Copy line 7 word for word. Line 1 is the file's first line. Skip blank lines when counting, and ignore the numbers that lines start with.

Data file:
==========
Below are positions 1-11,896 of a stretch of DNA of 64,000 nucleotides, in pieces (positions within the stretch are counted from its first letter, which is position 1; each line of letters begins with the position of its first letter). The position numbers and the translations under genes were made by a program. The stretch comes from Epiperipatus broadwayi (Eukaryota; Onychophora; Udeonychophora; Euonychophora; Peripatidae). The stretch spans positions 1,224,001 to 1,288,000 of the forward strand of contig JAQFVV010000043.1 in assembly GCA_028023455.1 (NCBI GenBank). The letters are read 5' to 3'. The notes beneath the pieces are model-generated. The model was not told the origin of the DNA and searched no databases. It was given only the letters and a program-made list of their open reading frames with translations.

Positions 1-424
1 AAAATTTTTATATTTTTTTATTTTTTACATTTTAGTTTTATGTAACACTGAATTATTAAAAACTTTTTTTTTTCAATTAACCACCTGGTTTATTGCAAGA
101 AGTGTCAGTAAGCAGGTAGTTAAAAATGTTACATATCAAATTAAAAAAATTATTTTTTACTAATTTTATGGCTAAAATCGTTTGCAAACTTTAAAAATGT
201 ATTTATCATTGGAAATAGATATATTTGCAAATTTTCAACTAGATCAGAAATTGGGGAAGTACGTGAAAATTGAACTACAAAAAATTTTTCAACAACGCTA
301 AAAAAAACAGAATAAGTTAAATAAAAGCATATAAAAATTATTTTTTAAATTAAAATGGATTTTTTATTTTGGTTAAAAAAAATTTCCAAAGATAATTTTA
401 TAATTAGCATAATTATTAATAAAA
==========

401 TAATTAGCATAATTATTAATAAAA